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Cover Crops Instead of Sunflowers At Whitehall Farm This Year

Winter rye
Chris Welter
Winter rye starting to grow in the sunflower field at Whitehall Farm

The sunflower field at Whitehall Farm outside of Yellow Springs didn’t get planted this year due to the coronavirus. Last week, something called a cover-crop blend was planted instead. The blend came from David Brandt's family company, Walnut Creek Seeds. Brandt is from Fairfield County, Ohio and has used cover crops since 1978. He has presented at numerous agricultural conferences about the benefits of cover crops.

Cover crops aren’t harvested like corn or soy. They’re more of an input. Some seasons, instead of leaving a field bare, some farmers will plant cover crops. In 2017, about 6% of Ohio Farmland used cover crops but that number is increasing. Cover crops help regenerate soil, and help prevent harmful nutrient runoff. Tecumseh Land Trust, a farmland preservation nonprofit, has its offices next to the sunflower field, and helped organize the planting. The blend includes winter rye, crimson clover, hairy vetch, and radish. Executive Director Krista Magaw says the field is a demonstration of good conservation practices.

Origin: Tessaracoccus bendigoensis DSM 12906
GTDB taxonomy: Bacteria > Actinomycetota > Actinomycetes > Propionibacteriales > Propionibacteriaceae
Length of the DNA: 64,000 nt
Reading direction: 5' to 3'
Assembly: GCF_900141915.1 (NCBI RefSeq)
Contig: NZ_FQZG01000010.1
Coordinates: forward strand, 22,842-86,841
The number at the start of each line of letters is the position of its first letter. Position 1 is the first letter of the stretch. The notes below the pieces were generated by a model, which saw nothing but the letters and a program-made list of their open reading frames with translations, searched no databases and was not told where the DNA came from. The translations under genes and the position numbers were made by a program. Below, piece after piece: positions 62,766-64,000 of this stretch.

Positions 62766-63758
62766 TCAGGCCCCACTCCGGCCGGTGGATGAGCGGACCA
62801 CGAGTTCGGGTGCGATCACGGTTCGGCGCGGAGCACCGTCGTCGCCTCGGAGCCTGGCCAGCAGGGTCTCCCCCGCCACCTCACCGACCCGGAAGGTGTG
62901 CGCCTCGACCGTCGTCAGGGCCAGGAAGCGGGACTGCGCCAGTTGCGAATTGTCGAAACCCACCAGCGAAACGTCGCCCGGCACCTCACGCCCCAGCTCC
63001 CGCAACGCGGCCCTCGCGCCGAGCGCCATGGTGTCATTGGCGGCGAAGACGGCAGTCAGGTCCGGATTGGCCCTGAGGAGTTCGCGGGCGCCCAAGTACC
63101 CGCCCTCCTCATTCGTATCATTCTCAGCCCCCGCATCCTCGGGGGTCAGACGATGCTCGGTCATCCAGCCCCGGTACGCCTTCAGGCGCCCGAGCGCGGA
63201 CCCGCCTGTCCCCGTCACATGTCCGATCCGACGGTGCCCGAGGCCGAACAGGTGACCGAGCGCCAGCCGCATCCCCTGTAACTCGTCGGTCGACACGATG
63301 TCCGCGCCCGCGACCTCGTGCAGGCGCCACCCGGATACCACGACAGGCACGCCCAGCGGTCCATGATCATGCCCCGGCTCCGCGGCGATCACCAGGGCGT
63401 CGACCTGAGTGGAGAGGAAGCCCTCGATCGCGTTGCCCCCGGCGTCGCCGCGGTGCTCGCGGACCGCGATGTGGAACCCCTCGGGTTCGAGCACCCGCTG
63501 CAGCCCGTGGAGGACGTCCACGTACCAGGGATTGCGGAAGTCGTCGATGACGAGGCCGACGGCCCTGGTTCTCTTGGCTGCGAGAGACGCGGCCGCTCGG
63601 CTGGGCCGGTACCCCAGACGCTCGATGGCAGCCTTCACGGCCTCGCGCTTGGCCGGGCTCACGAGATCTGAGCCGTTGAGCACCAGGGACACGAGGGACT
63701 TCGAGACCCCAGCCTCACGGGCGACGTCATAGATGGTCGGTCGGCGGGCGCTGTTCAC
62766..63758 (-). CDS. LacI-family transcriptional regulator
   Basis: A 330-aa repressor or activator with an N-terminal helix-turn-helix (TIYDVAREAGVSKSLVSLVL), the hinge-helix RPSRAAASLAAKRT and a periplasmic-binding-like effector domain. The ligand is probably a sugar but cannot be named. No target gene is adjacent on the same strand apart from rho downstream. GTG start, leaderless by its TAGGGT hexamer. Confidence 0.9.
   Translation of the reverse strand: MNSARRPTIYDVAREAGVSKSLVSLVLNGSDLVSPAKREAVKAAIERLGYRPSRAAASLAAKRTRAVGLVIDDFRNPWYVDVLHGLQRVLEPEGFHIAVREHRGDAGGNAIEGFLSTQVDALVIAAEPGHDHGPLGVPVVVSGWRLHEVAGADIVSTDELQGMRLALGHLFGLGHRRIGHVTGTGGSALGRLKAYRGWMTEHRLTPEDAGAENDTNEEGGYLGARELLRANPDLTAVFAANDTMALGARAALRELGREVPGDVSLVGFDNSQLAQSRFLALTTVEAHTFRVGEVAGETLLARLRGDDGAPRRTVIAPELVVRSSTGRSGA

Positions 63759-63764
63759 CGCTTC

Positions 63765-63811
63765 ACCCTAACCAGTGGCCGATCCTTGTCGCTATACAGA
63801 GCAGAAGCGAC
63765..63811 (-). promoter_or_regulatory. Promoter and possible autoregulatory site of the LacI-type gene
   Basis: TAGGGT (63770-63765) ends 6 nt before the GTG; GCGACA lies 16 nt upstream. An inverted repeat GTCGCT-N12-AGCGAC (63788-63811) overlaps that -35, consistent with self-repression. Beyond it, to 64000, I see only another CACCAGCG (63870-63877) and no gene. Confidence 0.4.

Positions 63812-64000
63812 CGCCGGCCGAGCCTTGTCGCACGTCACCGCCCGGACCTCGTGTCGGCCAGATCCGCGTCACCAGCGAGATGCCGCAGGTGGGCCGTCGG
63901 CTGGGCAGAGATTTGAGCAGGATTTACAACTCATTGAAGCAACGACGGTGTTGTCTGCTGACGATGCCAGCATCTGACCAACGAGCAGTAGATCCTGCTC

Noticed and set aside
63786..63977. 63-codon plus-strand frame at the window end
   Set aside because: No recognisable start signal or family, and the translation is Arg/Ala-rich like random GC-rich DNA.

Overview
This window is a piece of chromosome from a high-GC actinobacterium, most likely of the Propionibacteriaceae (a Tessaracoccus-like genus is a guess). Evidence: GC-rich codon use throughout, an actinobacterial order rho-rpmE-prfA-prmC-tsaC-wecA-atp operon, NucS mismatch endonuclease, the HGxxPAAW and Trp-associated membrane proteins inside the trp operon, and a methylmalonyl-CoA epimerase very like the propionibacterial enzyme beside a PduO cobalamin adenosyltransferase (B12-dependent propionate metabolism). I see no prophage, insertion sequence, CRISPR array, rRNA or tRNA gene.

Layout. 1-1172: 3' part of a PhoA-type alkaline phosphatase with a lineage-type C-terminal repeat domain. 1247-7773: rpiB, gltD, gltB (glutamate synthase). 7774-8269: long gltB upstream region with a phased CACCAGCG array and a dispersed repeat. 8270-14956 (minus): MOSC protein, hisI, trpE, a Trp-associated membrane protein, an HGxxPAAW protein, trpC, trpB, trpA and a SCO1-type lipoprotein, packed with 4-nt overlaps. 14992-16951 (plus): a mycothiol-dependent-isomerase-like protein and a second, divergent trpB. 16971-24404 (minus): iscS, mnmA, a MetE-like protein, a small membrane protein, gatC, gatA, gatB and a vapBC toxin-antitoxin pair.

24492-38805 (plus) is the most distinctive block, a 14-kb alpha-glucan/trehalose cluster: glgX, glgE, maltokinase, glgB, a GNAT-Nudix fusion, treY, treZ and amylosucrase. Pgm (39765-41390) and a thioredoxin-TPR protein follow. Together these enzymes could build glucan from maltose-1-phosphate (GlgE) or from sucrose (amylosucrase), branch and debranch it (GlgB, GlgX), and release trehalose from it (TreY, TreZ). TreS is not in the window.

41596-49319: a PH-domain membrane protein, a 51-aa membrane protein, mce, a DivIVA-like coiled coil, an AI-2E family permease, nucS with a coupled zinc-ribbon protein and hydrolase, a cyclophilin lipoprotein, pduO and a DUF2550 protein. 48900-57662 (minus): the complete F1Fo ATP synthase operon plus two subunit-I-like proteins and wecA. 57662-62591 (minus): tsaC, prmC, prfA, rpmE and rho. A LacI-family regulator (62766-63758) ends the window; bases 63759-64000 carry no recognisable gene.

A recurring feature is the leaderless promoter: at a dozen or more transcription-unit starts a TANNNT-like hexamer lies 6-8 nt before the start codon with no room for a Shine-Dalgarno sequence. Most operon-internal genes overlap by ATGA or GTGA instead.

“We're trying to give the sunflower field back a little bit of love. People enjoyed it so much. This is a mix that is really aimed to enrich soil that has been worn out of lots of organic matter.” Magaw says, “so it hopefully will rebuild the soil a little bit so you can grow better sunflowers in the future.”

Pollinators, like bees and butterflies, will also benefit when the cover crops bloom next spring. Researchers from Central State took samples of the soil and will do follow-up testing to see if the field’s soil health improves. The sunflowers will be planted next year around the Fourth of July.

Environmental reporter Chris Welter is a corps member with Report for America, a national service program that places journalists into local newsrooms.

Chris Welter is an Environmental Reporter at WYSO through Report for America. In 2017, he completed the radio training program at WYSO's Eichelberger Center for Community Voices. Prior to joining the team at WYSO, he did boots-on-the-ground conservation work and policy research on land-use issues in southwest Ohio as a Miller Fellow with the Tecumseh Land Trust.